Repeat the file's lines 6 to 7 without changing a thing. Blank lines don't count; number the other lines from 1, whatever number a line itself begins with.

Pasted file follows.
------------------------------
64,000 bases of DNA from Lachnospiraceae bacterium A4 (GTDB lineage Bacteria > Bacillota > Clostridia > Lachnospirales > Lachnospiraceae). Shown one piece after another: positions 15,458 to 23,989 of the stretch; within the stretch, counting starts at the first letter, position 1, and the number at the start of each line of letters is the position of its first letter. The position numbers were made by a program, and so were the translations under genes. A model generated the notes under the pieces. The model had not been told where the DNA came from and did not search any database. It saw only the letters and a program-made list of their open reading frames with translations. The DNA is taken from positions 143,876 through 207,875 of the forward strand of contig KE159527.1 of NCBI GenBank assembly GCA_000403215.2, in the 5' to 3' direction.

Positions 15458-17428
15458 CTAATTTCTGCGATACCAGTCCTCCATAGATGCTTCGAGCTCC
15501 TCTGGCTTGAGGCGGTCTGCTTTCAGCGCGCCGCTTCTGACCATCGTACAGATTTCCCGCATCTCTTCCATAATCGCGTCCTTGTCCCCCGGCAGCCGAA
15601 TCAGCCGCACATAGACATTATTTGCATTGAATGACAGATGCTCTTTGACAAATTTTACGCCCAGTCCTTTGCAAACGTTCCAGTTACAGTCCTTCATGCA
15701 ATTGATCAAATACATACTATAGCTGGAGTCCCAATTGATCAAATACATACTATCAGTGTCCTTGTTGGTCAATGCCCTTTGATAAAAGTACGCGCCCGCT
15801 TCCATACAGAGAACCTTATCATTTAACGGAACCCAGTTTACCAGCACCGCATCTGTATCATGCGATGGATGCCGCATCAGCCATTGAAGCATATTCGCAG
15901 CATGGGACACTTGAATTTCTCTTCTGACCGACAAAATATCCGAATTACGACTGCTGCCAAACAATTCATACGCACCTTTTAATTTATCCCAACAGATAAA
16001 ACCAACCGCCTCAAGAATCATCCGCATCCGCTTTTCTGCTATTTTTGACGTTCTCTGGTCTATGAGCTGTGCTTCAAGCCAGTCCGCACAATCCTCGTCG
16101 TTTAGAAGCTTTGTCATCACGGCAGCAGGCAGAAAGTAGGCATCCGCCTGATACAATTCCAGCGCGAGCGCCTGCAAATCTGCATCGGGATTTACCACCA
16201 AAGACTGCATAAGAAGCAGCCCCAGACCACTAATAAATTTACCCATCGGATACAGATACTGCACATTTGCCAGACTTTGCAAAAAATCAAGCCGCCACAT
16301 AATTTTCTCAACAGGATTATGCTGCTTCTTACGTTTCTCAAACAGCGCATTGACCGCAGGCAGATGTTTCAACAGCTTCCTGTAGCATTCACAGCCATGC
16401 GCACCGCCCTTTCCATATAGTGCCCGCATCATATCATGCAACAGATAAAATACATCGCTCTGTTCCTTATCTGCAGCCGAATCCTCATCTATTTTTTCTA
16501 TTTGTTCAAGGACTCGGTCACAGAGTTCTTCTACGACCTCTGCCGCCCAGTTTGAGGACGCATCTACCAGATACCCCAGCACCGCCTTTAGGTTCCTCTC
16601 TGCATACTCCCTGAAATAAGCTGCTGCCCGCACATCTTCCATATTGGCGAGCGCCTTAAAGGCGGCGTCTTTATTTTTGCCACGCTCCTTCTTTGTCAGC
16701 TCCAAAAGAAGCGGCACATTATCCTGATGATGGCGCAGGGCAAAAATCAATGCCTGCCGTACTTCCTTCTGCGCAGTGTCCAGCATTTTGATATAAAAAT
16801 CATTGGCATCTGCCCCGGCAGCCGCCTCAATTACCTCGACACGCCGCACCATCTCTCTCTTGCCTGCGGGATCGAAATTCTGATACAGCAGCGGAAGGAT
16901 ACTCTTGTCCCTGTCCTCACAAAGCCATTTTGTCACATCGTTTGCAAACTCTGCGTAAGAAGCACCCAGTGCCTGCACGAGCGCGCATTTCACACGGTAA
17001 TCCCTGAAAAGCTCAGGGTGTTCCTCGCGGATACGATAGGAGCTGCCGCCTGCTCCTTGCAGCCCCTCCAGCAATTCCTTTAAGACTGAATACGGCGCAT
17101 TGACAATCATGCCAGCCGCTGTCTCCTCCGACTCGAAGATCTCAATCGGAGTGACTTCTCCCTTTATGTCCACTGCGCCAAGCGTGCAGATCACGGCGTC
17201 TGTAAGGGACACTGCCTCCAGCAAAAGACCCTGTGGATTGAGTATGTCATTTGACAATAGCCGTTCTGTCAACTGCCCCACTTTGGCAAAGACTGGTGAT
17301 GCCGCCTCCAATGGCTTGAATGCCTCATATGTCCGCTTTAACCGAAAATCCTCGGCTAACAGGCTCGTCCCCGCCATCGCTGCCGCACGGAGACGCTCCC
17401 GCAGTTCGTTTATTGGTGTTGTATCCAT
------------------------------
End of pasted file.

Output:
15701 ATTGATCAAATACATACTATAGCTGGAGTCCCAATTGATCAAATACATACTATCAGTGTCCTTGTTGGTCAATGCCCTTTGATAAAAGTACGCGCCCGCT
15801 TCCATACAGAGAACCTTATCATTTAACGGAACCCAGTTTACCAGCACCGCATCTGTATCATGCGATGGATGCCGCATCAGCCATTGAAGCATATTCGCAG